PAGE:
Spotlight for market news today is on the collapse of crude oil market, falling by as much as 30% on Sunday evening in what was the largest single-day drop since the U.S. invaded Iraq in 1991. The price cut followed with a breakdown of talks in Vienna last week. On Thursday, OPEC recommended additional production cuts of 1.5 million barrels per day starting in April and extending until the end of the year. But Russia rejected the additional cuts when the allies, known as OPEC+, met on Friday. OPEC failures to strike a deal in cutting oil production fanned concerns that sends it into a price war.

While countries are intensifying effort to control COVID-19, yet the epidemic still stoked fear creating supply shocks and forcing business activity to grind to a halt.



Panic selling drove Wall Street to yet another consecutive losing week as the global COVID-19 cases count keep increasing for more than 110,000 today, with no end in sight. Bonds are yielding their lowest-ever rates as panic-stricken investors look for shelter in Treasuries, gold and the Japanese yen.

On Friday, major benchmark closes as follow:

S&P 500: 2,972.37, down -51.57 / -1.71%

Dow       : 25,864.78, down -256.50 / -0.98%

Nasdaq : 8,575.62, down-162.98 / 1.87%



Oil was the day’s biggest loss leader by far, hammered by OPEC’s inability to strike a deal with Russia on a production cut. OPEC and its allies failed to reach an agreement to prolong output cuts last week, firing to a start of price war on that already roiled prices. Over the weekend, Saudi Arabia slashed its official selling prices, while plans to pump more than 10 million barrels a day next month. Currently, Saudi Arabia is pumping up to 9.7 million barrels per day, but has the capacity to ramp up to 12.5 million barrels per day.

Brent crude closes at $45.27 per barrel on Friday and plunged 30% on early trading to $31.02 per barrel, its lowest level since Feb. 2016. WTI dropped $41.28 per barrel on Friday and open at $34.27 per barrel on early trading.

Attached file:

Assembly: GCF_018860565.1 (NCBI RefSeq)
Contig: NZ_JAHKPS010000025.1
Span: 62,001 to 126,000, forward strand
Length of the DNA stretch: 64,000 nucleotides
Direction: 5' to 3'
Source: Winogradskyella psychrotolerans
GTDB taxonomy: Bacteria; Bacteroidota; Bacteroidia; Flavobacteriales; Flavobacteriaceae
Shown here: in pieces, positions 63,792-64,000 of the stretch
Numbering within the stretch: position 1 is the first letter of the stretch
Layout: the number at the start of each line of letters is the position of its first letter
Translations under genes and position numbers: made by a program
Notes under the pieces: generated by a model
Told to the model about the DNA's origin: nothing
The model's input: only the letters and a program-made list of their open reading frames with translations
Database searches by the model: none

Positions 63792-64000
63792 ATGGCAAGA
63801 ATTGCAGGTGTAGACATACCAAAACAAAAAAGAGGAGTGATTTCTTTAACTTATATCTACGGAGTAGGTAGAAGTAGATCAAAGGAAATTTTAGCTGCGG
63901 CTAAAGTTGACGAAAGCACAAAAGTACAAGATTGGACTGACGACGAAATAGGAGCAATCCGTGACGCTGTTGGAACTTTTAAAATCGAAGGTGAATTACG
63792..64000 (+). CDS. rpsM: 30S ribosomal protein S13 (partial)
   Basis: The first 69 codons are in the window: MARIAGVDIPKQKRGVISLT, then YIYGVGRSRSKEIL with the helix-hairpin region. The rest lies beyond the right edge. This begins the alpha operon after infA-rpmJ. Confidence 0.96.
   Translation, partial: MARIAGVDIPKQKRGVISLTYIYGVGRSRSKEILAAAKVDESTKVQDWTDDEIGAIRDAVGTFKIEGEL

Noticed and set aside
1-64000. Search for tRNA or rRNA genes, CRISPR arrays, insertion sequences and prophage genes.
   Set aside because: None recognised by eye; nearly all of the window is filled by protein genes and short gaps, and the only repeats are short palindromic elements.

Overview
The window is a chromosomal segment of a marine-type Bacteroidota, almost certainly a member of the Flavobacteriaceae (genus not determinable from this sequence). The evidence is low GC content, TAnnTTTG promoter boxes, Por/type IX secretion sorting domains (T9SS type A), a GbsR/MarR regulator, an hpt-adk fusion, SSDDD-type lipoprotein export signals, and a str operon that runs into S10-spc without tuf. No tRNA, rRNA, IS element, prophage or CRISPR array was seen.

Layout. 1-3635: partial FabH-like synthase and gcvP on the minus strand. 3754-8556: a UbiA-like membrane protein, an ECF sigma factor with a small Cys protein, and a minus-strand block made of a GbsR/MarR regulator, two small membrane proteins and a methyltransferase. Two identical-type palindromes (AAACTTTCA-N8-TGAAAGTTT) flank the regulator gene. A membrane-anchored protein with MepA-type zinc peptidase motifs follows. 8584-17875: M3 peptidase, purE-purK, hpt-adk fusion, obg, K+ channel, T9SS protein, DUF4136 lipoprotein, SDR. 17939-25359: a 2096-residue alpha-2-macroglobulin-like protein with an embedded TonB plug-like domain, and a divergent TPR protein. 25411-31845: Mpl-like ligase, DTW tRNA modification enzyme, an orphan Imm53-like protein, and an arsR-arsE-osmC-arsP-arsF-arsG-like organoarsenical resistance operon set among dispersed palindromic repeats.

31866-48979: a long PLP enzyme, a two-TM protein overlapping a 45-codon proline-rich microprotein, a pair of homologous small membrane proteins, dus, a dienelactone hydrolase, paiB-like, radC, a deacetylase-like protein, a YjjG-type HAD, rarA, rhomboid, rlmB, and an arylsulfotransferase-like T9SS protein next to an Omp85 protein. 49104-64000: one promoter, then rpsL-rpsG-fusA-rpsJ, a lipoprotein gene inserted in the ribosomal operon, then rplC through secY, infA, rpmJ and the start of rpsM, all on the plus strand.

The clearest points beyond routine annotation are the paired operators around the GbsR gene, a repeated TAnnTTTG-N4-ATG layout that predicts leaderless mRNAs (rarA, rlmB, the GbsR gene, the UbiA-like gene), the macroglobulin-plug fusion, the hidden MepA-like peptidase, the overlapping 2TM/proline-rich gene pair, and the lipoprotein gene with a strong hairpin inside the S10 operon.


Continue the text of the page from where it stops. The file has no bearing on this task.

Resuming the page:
The US dollar lost ground against its international peers, with the dollar index dropping 0.5 per cent. The Japanese yen rose sharply against the U.S. dollar on the Tokyo foreign exchange market on Monday morning as stocks plunged, pushing past the ¥104 mark for the first time in more than three years. The yen broke the 104 mark and rose as high as 103.52 per dollar in early morning trade. The currency briefly entered the 101 yen range in morning trade.

For EUR/USD, the currency pair jumped to 1.1396 early Monday to an eight-month high.

But the currencies of oil-producing countries were hammered. The Canadian dollar dropped 1.67% against the U.S. dollar while Norway’s krone fell as much as 2.87%, its lowest level against the dollar since 1985, according to Reuters data.



Gold spot price jumped past the $1,700 per ounce level for the first time since 2012 on Monday, as the widening coronavirus outbreak and an upswing in crude oil hammered equities and oil market and sent investors scurrying for safe havens.

On Friday, gold closes at $1670.80, while now trading at $1692. (at the time of writing)



Analysts are eyeing U.S. shale producers, which are expected to suffer as cheap oil makes it unprofitable to churn out more supply.

Italy’s markets will open as usual on Monday, but traders are expecting a wild start to the week after the government ordered a lockdown of large parts of the north of the country on Sunday, including the financial capital Milan, to fight COVID-19.



EUR/USD is having biggest weekly jump in three years and is expected to maintain the bullish tone.

As COVID-19 continues to spread across the globe, the economic impact has become undeniable. It’s still unclear whether the impact from the world-wide outbreak will be short lived or long-term, but some sectors won’t be able to survive either scenario. Pressure is actually more likely for the central banks and governments that is to deliver economic fixes.

While stocks trading situation seem vulnerable, that doesn’t mean investors should avoid bank stocks alltogether. Instead, current conditions could create a buying opportunity for those with a stomach for risk.